'Jerrod Carmichael Reality Show' Review: Provocative HBO Docuseries


One of the most intriguing aspects of Jerrod Carmichael‘s Emmy-winning Rothaniel was the way it erased the already blurry line between comedy special and therapy session.

Seated in an uncomfortable-looking chair in the glare of a harsh spotlight that left the rest of the intimate venue entirely in the dark, Carmichael explored family trauma and his sexuality in a soft-spoken, introspective way that gave the impression of spontaneous self-discovery, occasionally assisted by responses from the unseen audience. What made the special so spectacular was how it used Carmichael’s inherent likability to pull viewers into his life — or at least into the version of his life that he felt prepared to confront at that moment.

Jerrod Carmichael Reality Show

The Bottom Line

Uneasily real, uneasily artificial, uneasily hard to shake.

Airdate: 11 p.m. Friday, March 29 (HBO)
Star: Jerrod Carmichael
Creators: Jerrod Carmichael, Ari Katcher, Eli Despres

HBO’s Jerrod Carmichael Reality Show, created by Carmichael, Eli Despres and director Ari Katcher, isn’t precisely a sequel to Rothaniel, but it’s an extension of its genre-blurring tone and therapeutic approach. With eight half-hour episodes, Jerrod Carmichael Reality Show is a more expansive and confrontational thing, in which that inherent Carmichael likability is pushed into a much less comfortable place. It may not provoke quite as much self-examination from the viewer as it’s intended to provoke from Carmichael, but the show, its formal inventiveness, its choices and its agendas are hard to shake.

If the assumption going into a show like this — the title refers to Carmichael’s reality, not to “reality show” as a genre — is that the creator-star will use the language of unscripted TV to forge a positive self-promotional platform that viewers will accept as “truth,” Jerrod Carmichael Reality Show borders on cautionary exposé instead of enticing commercial. Time after time, Carmichael throws himself under the meticulously filmed bus, building sympathy for everybody else in his life by yanking sympathy away from himself.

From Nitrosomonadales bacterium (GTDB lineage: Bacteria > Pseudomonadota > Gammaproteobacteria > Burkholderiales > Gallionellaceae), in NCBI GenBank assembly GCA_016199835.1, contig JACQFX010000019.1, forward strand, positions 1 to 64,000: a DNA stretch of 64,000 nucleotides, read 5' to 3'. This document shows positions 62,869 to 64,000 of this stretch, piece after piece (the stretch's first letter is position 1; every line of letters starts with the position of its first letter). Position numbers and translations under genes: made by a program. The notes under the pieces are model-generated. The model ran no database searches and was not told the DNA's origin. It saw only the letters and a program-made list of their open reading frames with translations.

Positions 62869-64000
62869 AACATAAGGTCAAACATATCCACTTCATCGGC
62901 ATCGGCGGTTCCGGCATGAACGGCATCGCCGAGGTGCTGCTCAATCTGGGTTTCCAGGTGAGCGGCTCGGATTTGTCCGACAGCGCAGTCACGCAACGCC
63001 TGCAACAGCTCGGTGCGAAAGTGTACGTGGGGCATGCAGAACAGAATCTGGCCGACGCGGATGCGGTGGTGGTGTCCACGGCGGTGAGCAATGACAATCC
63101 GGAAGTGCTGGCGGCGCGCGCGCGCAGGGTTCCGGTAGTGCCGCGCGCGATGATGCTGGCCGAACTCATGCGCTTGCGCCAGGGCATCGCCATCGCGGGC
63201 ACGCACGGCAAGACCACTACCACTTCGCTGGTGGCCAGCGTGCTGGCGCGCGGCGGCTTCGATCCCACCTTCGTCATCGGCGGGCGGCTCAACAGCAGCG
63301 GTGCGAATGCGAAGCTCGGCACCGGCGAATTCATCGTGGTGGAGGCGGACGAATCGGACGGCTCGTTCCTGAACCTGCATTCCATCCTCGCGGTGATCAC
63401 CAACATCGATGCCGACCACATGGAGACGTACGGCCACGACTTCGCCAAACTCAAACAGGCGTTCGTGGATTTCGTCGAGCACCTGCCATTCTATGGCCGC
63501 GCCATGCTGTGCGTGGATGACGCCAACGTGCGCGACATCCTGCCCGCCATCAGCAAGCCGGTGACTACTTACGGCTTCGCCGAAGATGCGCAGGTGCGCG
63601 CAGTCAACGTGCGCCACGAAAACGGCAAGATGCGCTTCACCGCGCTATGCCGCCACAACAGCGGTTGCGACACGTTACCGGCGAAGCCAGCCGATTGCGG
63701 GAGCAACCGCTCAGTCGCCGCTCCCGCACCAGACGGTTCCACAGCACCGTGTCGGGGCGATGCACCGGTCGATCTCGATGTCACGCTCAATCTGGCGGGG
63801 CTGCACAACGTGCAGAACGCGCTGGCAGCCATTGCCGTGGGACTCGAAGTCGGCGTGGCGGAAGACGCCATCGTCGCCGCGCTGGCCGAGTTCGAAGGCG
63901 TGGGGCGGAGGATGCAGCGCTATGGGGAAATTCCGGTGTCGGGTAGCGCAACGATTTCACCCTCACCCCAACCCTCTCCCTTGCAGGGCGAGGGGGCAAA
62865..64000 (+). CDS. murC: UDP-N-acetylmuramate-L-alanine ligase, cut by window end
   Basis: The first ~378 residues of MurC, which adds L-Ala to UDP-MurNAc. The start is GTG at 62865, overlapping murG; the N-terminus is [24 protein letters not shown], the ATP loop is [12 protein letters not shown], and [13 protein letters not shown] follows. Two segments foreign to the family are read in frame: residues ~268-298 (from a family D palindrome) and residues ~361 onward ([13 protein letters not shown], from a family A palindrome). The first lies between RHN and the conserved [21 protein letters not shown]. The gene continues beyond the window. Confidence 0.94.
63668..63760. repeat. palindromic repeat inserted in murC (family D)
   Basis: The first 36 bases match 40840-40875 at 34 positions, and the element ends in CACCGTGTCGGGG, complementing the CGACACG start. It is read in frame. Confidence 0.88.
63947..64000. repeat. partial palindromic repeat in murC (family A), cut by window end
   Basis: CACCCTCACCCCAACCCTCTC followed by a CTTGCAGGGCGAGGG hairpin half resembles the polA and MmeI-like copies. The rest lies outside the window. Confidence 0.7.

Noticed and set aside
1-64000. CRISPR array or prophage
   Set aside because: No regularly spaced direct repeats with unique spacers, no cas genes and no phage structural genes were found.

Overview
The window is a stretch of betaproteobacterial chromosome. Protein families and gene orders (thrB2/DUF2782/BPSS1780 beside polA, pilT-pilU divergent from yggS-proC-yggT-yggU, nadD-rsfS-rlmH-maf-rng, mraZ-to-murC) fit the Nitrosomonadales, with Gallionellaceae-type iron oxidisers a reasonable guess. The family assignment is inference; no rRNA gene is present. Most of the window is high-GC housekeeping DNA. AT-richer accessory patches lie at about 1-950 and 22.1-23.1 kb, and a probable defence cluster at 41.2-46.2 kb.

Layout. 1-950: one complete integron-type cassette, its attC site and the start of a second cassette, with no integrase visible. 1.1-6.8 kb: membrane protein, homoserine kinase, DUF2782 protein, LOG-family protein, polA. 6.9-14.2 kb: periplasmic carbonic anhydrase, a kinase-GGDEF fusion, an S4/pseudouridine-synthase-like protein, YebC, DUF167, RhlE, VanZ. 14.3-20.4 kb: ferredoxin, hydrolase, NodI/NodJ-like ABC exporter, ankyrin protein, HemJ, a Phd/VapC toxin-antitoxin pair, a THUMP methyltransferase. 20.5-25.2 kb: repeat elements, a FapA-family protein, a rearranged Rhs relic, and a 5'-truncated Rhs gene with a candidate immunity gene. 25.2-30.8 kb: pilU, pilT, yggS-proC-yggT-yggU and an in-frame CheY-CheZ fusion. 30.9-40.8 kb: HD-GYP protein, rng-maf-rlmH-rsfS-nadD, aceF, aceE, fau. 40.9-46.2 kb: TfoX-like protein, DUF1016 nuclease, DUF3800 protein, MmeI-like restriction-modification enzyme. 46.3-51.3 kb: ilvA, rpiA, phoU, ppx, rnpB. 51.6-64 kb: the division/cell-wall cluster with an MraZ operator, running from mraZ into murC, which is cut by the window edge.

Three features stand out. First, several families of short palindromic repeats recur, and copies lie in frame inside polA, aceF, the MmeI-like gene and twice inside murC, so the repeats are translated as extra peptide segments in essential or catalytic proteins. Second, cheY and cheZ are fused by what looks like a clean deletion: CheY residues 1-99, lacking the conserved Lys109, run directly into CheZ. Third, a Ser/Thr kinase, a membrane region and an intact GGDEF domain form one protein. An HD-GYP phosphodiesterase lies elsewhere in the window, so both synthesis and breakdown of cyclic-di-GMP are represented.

I imagine that the most common question for Carmichael in the editing room was, “Are you SURE you want to leave this in?” But in subjecting himself to a warts-and-all treatment that’s almost all warts, Carmichael is attempting something that’s possibly more fascinating than Rothaniel — a roller coaster of identification and rejection that’s sure to alienate some viewers, leaving the rest to contemplate a frequently funny, just as frequently uneasy intersection of truth and artifice.

Carmichael describes the process here as an attempt at a self-Truman Show, forcing himself to tell the truth by surrounding himself with cameras.

“It feels really dumb to lie. I keep saying I wanna live more truthfully,” Carmichael claims.

But as a friend who insists on wearing a mask and being referred to as “Anonymous” argues, “It’s exhibitionist. There’s public and private and then there’s masturbatorally public. There’s public which is like unnecessarily shooting a camera up your fucking asshole and broadcasting it for the world.”

They’re both right.

Over the eight episodes, Carmichael follows up on threads from Rothaniel. At the center is an examination of his dating life, which involves the long-time friend who largely ghosted him after he expressed a desire to take their relationship to the next level, plus a new long-distance boyfriend, all complicated by Carmichael’s pathological refusal to remain faithful to anybody, even as the camera follows him on his infidelities.

Then there’s Carmichael’s examination of his status as a friend, including his efforts to push a stand-up buddy to do more confessional material, his initially generous efforts to host a friend who comes to New York with acting dreams and a mortifying incident in which he misses a wedding at which he was supposed to be the best man.

Finally, there’s Carmichael’s position as a son, as he tries to get his ultra-religious mother to accept his sexuality and attempts to confront his father about the infidelities that were mentioned in Rothaniel and clearly seeded his philandering present.